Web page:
All our actions are directed toward these goals, consciously or unconsciously, in the millions of ways we work them out in our lives. In every culture, on every continent, for at least 10,000 years, weaving embodies the meeting of opposites that creates a whole cloth.
By bringing people together to weave with their hands and their hearts, the EarthLoom weaves together communities.
The EarthLoom Foundation’s mission is to serve individuals and communities by providing hands-on experiences in peace-building based on the Weaving a Life process of weaving our values and vision into action with EarthLooms.
“The first day or so we all pointed to our countries.
The third or fourth day we were pointing to our continents.
By the fifth day we were aware of only one Earth.”
Sultan Bin Salman al-Saud, astronaut on Space Shuttle Discovery 5
Earth Loom Projects are hands-on experiences in the art of creating community. An EarthLoom Project's goal is to weave together our common values, (the vertical threads) with our individual visions and differences, (the horizontal threads).
The purpose of each weaving is to discover joy of respect, honor, and peace between ourselves. Respect for a group, honoring a member of the community who needs prayer and support, gratitude or recognition - each EarthLoom weaving is a document of a community coming together for a common purpose.
Working together with our hands, we can create a new picture of how we relate to each other and our planet. Through appreciation, gratitude, prayers and recognition, we can weave into our lives sustainable life patterns creating a bond in the heart that changes the way we define our neighborhood.
EarthLoom weavings hold deeply personal significance for those who weave them. The outpouring of love and creativity an EarthLoom Project inspires fills a deep need for a community of people to feel united in a common cause that is built on love, trust, and sharing.
Featured EarthLoom Project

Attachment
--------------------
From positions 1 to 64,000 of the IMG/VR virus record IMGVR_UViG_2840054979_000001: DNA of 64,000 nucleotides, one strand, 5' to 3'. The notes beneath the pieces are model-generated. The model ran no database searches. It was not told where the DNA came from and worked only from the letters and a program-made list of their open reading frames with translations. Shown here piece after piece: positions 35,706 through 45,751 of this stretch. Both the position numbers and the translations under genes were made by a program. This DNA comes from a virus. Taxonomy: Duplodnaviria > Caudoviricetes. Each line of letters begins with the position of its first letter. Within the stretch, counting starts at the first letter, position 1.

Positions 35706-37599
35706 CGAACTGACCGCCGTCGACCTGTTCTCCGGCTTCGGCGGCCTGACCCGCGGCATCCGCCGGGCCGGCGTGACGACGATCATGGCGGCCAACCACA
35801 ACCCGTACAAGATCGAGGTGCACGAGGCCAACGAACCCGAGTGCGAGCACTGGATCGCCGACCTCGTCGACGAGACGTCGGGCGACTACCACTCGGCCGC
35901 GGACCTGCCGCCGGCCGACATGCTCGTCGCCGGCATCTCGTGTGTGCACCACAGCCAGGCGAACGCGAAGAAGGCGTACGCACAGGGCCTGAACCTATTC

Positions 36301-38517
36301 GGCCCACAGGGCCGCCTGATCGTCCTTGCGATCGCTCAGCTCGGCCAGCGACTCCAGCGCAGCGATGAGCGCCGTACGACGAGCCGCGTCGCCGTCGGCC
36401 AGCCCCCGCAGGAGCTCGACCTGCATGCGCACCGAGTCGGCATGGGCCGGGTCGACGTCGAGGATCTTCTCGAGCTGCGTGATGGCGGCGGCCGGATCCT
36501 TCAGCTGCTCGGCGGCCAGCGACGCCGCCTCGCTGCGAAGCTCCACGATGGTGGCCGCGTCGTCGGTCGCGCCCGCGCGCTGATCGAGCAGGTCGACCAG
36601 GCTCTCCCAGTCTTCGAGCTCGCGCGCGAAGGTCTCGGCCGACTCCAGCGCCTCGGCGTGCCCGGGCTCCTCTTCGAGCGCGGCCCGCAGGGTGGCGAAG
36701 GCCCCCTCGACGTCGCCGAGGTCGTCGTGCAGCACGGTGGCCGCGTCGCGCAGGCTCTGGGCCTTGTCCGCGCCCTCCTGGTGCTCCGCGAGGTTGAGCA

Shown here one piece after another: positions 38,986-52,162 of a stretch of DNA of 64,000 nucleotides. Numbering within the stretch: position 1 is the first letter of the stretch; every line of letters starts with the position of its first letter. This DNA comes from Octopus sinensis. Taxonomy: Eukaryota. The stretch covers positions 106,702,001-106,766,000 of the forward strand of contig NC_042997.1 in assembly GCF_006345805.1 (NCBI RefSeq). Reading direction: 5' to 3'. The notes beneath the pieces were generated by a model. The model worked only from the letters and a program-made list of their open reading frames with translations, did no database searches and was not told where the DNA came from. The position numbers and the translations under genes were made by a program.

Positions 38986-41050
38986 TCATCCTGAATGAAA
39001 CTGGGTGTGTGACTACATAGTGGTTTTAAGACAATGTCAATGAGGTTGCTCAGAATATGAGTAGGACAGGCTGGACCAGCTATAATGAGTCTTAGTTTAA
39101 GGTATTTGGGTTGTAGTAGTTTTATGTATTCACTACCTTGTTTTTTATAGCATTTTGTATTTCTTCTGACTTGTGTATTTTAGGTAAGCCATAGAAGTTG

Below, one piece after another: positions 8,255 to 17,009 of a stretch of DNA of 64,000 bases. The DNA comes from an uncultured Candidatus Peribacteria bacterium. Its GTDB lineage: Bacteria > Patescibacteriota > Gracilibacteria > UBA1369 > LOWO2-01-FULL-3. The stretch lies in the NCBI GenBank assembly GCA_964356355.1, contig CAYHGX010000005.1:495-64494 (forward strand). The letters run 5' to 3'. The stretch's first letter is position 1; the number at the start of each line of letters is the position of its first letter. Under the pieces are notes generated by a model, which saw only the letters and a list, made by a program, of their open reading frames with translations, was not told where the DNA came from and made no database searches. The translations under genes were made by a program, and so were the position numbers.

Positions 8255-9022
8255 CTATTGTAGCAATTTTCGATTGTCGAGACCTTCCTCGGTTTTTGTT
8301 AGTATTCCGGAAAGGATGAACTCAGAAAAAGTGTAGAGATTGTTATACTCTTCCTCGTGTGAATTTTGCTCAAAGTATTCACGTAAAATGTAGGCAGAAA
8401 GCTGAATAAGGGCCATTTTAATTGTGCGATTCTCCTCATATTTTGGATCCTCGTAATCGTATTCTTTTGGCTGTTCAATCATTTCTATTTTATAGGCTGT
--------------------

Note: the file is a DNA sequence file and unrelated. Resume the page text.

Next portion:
Bermuda EarthLoom Project
The Bermuda EarthLoom Project was conceived when Susan Barrett Merrill taught a two-week arts workshop at Kaleidoscope Arts in Bermuda.
Discussions with two adult students led to both being trained in the Weaving a Life Leadership Process in order to bring it to conflicting social groups on the island.
Each group would create its own weaving, guided by the Leader to express their views, vision, and frustrations. Ultimately all the weavings would be displayed at the Kaleidoscope Gallery, where the groups could meet and discuss the outcomes of their experience.
Personal Discovery from Hands to Heart
The EarthLoom shifts us into "inner-drive" and take us on a journey of personal exploration and discovery that sparks our human spirit, maps a way to love ourselves, and to share what we learn with our neighbors.
"The first peace, which is the most important, is that which comes within the souls of people when they realize their relationship, their oneness, with the universe and all its powers, and when they realize that at the center of the universe dwells the Great Spirit, and that this center is really everywhere — it is within each of us."
Black Elk, from Black Elk Speaks
"Our brain is an intricate loom of billions of neural pathways with a huge potential for weaving internal interconnections and connections out to the world...
As our hands touch and play upon surfaces of outer reality, we internalize and inwardly fabricate a personalized tapestry upon the multi-dimensional loom of our mind."
— Arthur Auer, M.Ed., from Learning About the World Through Modeling